Unlike Natalia, Ayanda (name changed), in grade ten at the same school, decided to do maths. Like the other students interviewed, Ayanda, found maths easy in primary school but challenging in high school. Her grade eight teacher “didn’t go back to the basics”, but rather assumed that learners were at a certain level.

“The teacher didn’t help us understand, he just gave us work, marked, and returned our marks.” Ayanda was battling. Thankfully, in grade nine, she ended up with a teacher “who made us understand and gave us a lot of examples”. With her improved marks and after researching career prospects, she chose to do maths.

However, the majority of students in her grade have chosen to do mathematical literacy. Although she is one of the better performers in her maths class, she thinks that many learners are not managing. She attends tutoring sessions in Ebony Park run by IkamvaYouth, a national educational nonprofit. In her view, getting through maths “…depends on you, what you do when you get home”.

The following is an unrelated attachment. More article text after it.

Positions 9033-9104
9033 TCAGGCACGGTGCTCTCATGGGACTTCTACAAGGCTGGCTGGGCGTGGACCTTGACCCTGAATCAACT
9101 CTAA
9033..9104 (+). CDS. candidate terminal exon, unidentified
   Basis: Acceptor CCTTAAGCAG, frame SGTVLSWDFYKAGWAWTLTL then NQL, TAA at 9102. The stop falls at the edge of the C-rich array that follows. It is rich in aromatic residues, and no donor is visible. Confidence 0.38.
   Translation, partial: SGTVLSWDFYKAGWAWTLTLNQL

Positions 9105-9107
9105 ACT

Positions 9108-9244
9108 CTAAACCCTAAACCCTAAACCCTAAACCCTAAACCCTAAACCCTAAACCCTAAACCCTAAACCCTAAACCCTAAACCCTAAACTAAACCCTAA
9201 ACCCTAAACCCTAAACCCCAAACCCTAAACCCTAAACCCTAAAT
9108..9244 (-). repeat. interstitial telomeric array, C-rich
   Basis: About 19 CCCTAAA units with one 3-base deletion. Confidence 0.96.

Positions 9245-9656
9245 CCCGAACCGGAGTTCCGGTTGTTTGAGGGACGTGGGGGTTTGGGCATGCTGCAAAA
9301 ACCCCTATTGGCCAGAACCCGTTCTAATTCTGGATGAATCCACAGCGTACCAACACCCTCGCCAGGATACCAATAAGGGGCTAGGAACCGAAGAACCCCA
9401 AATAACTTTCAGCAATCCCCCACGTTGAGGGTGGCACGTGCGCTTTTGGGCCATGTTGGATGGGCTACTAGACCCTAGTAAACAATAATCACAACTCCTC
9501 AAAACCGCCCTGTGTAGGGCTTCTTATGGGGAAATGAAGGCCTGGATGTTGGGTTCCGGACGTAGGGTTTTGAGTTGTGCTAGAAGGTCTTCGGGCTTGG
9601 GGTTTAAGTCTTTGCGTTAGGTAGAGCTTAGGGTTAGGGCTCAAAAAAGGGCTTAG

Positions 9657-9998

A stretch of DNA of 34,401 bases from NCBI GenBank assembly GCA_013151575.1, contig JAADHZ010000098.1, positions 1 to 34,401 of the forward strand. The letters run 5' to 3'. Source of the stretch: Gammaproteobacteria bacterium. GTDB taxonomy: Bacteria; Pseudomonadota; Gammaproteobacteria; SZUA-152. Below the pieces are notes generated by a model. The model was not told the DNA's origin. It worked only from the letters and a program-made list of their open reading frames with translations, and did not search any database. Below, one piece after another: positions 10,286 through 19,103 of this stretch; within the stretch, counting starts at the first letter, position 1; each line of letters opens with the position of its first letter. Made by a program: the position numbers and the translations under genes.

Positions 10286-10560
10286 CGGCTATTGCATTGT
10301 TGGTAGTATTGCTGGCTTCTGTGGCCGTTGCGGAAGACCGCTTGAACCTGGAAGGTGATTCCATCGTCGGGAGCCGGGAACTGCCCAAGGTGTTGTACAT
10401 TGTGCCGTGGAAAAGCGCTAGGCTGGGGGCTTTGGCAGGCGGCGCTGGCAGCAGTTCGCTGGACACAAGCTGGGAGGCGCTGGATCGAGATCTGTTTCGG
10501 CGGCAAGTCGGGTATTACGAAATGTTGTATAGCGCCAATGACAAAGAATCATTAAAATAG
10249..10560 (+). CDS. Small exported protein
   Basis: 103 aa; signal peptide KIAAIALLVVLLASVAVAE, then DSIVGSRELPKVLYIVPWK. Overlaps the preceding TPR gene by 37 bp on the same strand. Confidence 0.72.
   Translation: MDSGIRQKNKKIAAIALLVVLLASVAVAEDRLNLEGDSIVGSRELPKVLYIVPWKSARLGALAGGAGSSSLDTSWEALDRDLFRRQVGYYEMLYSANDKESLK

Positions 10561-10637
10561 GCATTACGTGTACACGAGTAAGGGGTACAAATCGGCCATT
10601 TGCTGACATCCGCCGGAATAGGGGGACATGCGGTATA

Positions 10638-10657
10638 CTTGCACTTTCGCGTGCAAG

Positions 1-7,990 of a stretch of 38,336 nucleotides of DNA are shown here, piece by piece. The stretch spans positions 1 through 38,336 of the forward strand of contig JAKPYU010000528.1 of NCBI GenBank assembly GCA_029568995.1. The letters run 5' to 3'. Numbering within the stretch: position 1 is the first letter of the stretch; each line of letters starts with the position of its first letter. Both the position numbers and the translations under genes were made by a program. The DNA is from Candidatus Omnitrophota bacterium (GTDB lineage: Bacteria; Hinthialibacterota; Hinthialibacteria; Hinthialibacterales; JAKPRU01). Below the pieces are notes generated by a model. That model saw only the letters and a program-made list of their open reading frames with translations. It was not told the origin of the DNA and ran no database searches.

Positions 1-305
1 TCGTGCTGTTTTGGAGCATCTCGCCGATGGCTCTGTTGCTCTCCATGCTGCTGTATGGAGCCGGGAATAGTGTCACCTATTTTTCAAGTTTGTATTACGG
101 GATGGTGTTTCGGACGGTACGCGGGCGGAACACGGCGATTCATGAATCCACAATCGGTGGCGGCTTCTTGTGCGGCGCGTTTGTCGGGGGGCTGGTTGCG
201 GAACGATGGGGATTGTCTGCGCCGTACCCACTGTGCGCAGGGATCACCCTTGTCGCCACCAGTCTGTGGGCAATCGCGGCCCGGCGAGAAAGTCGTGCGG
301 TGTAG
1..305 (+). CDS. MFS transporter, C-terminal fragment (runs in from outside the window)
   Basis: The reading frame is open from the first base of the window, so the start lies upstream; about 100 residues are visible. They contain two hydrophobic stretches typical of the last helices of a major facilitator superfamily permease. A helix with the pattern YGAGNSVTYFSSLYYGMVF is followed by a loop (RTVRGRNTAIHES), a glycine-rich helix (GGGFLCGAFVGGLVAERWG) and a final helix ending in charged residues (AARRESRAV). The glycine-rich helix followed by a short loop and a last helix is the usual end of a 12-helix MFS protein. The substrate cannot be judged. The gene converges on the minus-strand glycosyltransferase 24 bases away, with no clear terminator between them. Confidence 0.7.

By the end of this year, 15-year-old Zoe (name changed) will have to make her subject choices, and her choice on maths. In her school she can choose to take maths irrespective of her grade nine marks, and can decide on her own combination of other subjects.

But this year hasn’t been an easy one. Discipline issues in her grade nine class at a high school in Midrand has seen them change maths teachers several times. Sometimes they didn’t have a teacher. The changes and environment were difficult for Zoe, ”Other learners make it hard for [those] learners who want to learn and focus.”

She started private extra lessons and attended tutoring sessions at IkamvaYouth. She is passing maths again, and is adamant that she will take it forward. “I have to take maths because of my career”. There are also added social pressures, “If you take maths literacy, most of your friends will laugh at you, saying you’re stupid.”